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1950-51 Theatre Catalog, 9th Edition, Page 471 (447)

1950-51 Theatre Catalog, 9th Edition
1950-51 Theatre Catalog
1950-51 Theatre Catalog, 9th Edition, Page 471
Page 471

1950-51 Theatre Catalog, 9th Edition, Page 471

Methods of Exhibition

Two main systems are presently being used by those theatres pioneering theatre television. The First of these is a direct and instantaneous projection system by which high brilliance kineoscopic images are projected through an efficient reflective optical system. The other, discussed below, is a film intermediate system which uses standard motion picture projection techniques, once the television images have been photographed on motion picture film and suitably processed.


This theatre television system, developed by General Precision Laboratory, Pleasantville, N. Y., and demonstrated at the 1950 TESMA Show in Chicago and the TOA Convention in Houston, represents an ideal "marriage" between the immediacy of television broadcasting and the technical advantages of motion picture film projection, as opposed to the imperfections of the ordinary video image.

Anyone who has ever witnessed a conventional telecast can attest to the fact that the picture shown on the receiver screen is often marred by fiicker, blur, unevenness of light distribution, and other shortcomings which have yet to be ironed out in the direct view method.


These drawbacks are, however, not found in the GPL System because, as the name implies, the television picture shown screened is on film with all possible clarity, brightness, and tonequality present.


The GPL Videofilm Theatre System is made up of three compact units: a video recorder, a rapid film processor, and a 16mm projector. An important part of the video recorder is the receivers monitor, designed for quality reception of commercial telecast bands and adaptable to the type of reception involved in each individual installation - whether direct, by microwave, or by coaxial cable. It is said to contain many times the power of an ordinary television receiver with the picture in sharp focus over the entire tube area. The television picture tube image flashes on automatically when film frame is in place. An electronic shutter permits one complete 525-line film scanning, then shuts off the tube while the next frame is moved into position. The high-quality picture monitor assists the operator in obtaining the best results for projection.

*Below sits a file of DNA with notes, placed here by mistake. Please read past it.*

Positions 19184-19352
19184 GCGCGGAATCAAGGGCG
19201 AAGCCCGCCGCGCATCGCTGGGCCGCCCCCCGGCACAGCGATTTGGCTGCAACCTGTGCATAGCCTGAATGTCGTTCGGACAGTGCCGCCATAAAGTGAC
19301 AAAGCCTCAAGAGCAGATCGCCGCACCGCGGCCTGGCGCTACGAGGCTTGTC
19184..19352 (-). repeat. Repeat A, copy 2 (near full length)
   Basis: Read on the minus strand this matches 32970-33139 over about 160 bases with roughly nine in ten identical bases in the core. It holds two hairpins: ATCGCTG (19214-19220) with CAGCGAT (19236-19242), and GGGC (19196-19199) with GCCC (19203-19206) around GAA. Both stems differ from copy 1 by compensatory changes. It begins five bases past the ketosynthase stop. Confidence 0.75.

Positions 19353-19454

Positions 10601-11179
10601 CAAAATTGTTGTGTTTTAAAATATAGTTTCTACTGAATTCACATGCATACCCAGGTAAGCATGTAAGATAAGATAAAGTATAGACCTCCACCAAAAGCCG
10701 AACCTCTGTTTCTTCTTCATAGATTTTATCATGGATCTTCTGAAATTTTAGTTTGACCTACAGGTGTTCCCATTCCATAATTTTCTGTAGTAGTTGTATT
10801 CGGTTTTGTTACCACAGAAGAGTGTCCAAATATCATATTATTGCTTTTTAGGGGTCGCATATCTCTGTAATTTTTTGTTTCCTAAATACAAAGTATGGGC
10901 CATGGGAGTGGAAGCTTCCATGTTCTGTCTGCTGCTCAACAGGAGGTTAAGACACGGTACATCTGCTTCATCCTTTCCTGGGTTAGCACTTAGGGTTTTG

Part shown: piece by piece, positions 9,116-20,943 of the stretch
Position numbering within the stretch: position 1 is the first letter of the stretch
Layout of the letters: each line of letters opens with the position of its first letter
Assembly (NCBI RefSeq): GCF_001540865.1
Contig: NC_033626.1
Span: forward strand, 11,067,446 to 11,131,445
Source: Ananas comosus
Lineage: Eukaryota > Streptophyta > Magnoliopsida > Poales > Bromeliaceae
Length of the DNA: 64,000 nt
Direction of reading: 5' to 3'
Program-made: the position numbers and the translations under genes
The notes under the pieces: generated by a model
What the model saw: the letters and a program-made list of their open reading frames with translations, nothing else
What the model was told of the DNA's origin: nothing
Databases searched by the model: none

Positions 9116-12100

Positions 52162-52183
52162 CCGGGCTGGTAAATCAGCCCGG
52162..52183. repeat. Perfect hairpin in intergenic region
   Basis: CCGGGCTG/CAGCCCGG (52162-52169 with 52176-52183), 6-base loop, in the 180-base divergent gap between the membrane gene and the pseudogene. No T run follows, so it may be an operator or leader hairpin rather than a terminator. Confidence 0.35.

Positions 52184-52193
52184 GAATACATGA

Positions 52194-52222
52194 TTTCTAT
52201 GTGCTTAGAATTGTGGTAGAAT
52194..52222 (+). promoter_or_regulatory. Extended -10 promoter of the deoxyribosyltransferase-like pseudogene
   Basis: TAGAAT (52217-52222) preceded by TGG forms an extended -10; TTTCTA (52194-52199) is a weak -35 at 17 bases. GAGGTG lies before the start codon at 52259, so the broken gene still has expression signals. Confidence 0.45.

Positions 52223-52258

The video recorder as a whole uses 16mm, 24 frame-per-second motion picture sound film. Images are produced in negative, reversal positive, or direct

positive. Video recording can be made with video signals received from remote locations. A built-in corrector electronically converts the harsh ffgray" scale of television pictures, as customarily broadcast, to the less contrasting, more pleasant gamma that the public associates with motion pictures. Standard stock tubes are used throughout, and the recorded sound is of superior quality.

The rapid film processor develops film at a synchronous speed of the 16mm sound projector-24 frames a second, 36 feet a minute. The total film processing time from the entrance to the developer and exit from the waxer is 40 seconds. Since operation is fully automatic, the part-time attention of one man only is required. The system shuts off automatically if the film breaks anywhere in the system. Standard film and solutions are used, and the unit may be operated in a fully lighted room. Ordinary hose connections are suitable for all water, air, and waste facilities. Developer, fix, and wash are automatically neutralized so that they can be discharged into any sewer connection.

The 16mm projector used in the GPL System is reported to afford the same brilliance, contrast, and sharpness gen THE PICTURE TRAIN from air to screen passes through the three joined units in less than one minute, plus any editing time necessary.
1950-51 Theatre Catalog, 9th Edition, Page 471